Buddhist Studies jataka tales: vol. 1
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Volume I  - Prince Goodspeaker

Big Red, Little Red and No-squeal [Envy]

Once upon a time, there were two calves who were part of a country household. At the same home there also lived a girl and a baby pig. Since he hardly ever made a sound, the pig was called 'No-squeal'.

The masters of the house treated No-squeal very well. They fed him large amounts of the very best rice, and even rice porridge with rich brown sugar.

The two calves noticed this. They worked hard pulling ploughs in the fields and bullock carts on the roads. Little Red said to Big Red, "My big brother, in this household you and I do all the hard work. We bring prosperity to the family. But they feed us only grass and hay. The baby pig No-squeal does nothing to support the family. And yet they feed him the finest and fanciest of foods. Why should he get such special treatment?"

The wise elder brother said, "Oh young one, it is dangerous to envy anybody. Therefore, do not envy the baby pig for being fed such rich food. What he eats is really "the food of death".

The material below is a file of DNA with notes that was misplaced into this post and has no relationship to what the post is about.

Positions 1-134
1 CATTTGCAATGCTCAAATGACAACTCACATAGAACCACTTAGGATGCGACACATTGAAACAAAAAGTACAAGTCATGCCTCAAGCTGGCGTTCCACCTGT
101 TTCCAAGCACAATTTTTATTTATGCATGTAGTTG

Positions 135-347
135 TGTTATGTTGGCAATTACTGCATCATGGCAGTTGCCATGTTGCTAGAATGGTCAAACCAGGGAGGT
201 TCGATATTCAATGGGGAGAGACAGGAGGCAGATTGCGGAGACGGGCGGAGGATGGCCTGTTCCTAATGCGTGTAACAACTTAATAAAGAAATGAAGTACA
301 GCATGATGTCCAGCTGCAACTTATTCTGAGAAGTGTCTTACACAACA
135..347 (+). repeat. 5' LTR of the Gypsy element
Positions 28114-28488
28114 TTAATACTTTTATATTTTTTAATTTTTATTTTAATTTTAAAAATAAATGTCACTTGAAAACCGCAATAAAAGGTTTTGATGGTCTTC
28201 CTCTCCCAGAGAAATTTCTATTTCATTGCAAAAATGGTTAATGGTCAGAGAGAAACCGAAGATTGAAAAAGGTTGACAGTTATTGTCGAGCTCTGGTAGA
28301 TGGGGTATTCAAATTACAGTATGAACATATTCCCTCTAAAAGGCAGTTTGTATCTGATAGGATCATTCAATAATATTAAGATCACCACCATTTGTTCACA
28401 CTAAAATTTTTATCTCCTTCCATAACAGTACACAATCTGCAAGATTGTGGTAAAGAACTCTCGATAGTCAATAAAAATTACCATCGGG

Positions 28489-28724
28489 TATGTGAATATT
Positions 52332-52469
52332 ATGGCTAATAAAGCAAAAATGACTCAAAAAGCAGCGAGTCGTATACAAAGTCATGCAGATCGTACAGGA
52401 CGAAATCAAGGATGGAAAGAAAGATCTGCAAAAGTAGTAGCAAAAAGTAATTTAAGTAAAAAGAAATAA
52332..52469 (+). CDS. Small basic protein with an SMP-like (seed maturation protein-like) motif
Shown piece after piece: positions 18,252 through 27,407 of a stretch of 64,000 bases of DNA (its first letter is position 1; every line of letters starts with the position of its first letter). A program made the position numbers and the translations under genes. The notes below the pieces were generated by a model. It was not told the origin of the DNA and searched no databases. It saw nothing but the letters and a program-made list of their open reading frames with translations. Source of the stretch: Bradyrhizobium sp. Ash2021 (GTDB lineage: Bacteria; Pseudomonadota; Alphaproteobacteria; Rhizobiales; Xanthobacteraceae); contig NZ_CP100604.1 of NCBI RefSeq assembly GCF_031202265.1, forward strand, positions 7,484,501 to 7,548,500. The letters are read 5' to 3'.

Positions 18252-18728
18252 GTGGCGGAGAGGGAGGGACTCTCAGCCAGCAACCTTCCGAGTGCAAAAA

"There will soon be a marriage ceremony for the daughter of the house, and little No-squeal will be the wedding feast! That's why he is being pampered and fed in such rich fashion.

"In a few days the guests will arrive. Then this piglet will be dragged away by the legs, killed, and made into curry for the feast."

Sure enough, in a few days the wedding guests arrived. The baby pig No-squeal was dragged away and killed. And just as Big Red had said, he was cooked in various types of curries and devoured by the guests.

Then Big Red said, "My dear young brother, did you see what happened to baby No-squeal?" "Yes brother," replied Little Red, "now I understand."

Big Red continued, "This is the result of being fed such rich food. Our poor grass and hay are a hundred times better than his rich porridge and sweet brown sugar. For our food brings no harm to us, but instead promises long life!"

The moral is: Don't envy the well-off, until you know the price they pay.

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